Soil erosion due to heavy rains in Sindri village, Burkina Faso. Photo: CIFOR

A region’s population dynamics, including the size, distribution and composition of its population, influence its prospects for sustainable development. Virtually all development policies in Sub-Saharan Africa (SSA) cite the region’s rapid population growth, urbanisation, and age structure as major challenges.

These pressures hurt efforts to reduce poverty, ensure food security, preserve the environment, and improve education, employment, and health.

SSA’s population is growing more rapidly than other regions of the world. Rapid population growth and climate change are speeding up the region’s environmental degradation.

This makes people more vulnerable to climate change impacts and undermines sustainable development on the continent. Development efforts in several countries in SSA are harmed by a combination of high rates of population growth, high projected declines in agricultural production and low resilience to climate change.

We classify such countries as population and climate hotspots. In these hotspots, addressing population challenges will help increase resilience to climate change, and contribute to development goals such as better food and water security.

Despite the strong links between population and climate change, and their role in sustainable development, these issues are not a priority in broader development policies and strategies.

Unfortunately, population, climate change and development are often addressed separately at policy and programme levels. We conducted assessments in Kenya and Malawi, complemented by in-depth interviews, and found that policymakers recognise the importance of population issues for climate change and development.

However, these issues are rarely worked on together in the two countries, limiting the benefits that could result from combining the two. The reasons for this lack of integration are:

  • Weak coordination and governance mechanisms for climate change;
  • Lack of climate change policies or fragmented, and often conflicting, policies among various ministries;
  • Weak technical capacity in government agencies to show the benefits of integrating population, climate change and development goals;
  • Weak technical capacity in government agencies to design integrated programmes; and
  • Lack of funding for developing and implementing integrated programmes.

This report calls on governments, donors, and civil society to invest more in population and climate change work, to address the two issues together in policies and programmes, and to build the technical capacity to develop programmes and research.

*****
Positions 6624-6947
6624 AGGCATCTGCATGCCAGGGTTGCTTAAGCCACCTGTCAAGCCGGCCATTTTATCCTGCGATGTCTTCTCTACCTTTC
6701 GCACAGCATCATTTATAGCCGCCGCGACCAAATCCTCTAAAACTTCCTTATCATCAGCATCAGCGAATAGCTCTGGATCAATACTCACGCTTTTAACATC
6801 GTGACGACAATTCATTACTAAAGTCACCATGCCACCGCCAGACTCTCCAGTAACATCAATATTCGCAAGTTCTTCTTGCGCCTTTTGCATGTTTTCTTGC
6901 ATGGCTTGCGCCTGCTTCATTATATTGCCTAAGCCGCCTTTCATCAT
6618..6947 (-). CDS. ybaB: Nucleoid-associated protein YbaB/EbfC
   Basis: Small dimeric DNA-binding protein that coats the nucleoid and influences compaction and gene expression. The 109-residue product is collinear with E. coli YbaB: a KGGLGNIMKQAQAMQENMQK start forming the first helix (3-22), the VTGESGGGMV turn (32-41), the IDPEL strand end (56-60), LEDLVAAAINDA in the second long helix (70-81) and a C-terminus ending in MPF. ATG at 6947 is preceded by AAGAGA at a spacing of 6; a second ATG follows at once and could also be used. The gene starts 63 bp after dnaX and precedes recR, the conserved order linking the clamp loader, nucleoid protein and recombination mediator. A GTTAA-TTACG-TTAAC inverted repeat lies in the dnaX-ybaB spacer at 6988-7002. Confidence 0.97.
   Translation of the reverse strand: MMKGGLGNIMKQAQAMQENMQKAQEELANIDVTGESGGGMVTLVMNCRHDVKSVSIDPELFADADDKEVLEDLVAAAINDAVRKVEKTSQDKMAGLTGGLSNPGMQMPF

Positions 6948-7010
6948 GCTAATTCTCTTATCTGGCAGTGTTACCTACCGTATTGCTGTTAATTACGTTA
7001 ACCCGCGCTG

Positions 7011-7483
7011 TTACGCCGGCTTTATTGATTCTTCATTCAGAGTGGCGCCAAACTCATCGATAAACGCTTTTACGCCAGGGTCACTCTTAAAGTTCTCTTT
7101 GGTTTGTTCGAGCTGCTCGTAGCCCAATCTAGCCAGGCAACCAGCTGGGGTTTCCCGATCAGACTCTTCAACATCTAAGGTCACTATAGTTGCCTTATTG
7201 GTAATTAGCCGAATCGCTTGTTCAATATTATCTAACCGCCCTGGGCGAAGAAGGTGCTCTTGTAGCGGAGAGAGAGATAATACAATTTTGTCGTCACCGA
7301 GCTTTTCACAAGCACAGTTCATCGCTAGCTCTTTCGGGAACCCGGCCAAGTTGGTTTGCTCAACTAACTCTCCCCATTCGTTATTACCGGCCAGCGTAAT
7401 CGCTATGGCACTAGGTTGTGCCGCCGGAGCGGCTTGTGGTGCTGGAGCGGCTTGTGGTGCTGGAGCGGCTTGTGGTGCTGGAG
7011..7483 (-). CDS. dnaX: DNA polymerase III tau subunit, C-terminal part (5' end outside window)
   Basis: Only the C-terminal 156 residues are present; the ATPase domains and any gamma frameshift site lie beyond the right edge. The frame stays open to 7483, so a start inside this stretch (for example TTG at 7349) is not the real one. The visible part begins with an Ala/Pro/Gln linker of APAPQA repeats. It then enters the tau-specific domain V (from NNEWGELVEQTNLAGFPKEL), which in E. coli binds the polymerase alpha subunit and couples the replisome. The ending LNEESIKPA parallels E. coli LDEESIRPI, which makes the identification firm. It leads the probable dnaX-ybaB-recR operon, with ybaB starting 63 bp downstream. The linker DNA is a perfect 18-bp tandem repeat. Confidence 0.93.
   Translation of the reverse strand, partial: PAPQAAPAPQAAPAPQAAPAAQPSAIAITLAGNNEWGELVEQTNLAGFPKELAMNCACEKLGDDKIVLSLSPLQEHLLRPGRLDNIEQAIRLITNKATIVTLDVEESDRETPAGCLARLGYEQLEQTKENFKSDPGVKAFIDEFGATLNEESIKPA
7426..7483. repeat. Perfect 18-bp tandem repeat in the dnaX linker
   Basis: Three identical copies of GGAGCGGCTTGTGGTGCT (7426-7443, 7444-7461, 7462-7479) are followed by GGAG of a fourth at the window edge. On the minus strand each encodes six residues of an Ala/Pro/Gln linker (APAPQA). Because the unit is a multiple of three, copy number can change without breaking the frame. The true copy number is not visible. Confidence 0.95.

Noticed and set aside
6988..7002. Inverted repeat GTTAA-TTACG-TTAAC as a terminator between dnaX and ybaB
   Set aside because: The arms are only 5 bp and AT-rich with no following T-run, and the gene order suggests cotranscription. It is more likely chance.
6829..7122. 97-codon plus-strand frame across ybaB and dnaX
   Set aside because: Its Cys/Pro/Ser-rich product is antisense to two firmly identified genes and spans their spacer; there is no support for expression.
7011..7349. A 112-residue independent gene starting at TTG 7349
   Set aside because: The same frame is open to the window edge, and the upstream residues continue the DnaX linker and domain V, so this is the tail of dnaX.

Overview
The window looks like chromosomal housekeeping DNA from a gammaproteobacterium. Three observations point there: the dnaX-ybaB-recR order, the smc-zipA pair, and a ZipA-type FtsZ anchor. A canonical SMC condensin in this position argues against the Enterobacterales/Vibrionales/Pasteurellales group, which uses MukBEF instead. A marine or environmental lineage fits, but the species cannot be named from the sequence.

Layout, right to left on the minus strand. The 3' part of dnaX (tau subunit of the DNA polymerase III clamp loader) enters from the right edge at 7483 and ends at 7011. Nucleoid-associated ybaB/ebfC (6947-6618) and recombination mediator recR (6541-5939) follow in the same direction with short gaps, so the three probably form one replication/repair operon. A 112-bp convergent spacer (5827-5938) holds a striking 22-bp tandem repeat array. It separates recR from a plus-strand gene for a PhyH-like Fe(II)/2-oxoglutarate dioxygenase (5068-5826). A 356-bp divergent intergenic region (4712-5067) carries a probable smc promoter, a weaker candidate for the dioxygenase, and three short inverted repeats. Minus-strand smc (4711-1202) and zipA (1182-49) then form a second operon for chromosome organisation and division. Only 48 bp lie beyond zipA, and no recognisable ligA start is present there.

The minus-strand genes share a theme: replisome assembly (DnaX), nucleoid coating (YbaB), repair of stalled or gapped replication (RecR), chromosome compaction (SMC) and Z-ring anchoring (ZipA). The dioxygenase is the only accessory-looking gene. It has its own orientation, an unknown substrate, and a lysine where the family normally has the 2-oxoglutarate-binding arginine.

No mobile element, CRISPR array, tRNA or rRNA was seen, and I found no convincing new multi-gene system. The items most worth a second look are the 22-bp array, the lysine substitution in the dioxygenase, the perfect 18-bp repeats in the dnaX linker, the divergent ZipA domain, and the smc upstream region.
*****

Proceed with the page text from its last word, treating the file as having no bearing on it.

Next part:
Ensuring women in SSA who wish to avoid pregnancy have access to family planning can reduce population pressures and reduce vulnerability to climate change impacts. It can also help meet other development goals, including reducing poverty and maternal mortality, and improving education.

Joint investment in family planning and climate change strategies can yield the ‘triple win’ of the United Nations (U.N.) sustainable development framework. Reducing fertility rates and slowing population growth would help:

1. Reduce poverty by improving and expanding health, schooling and economic opportunities

2. Protect and manage natural resources for economic and social development

3. Reduce inequality and create greater opportunities for all.

Policy Recommendations

The report arrives at the following recommendations that can help integrate policies and programs on population and climate change the context of sustainable development.

1. Integrate policies and programmes to address climate change and mainstream it across development sectors.

2. Prioritise population in national climate change and development plans, with adequate resources for effective implementation of programmes.

3. Prioritise meeting women and their partners’ needs for family planning as it will yield a ‘triple win’ in the U.N. sustainable development framework.

4. Improve technical capacity in programme design, research and application of research to decision making processes.

5. Incorporate population, reproductive health and family planning into global and regional institutions and frameworks for sustainable development.

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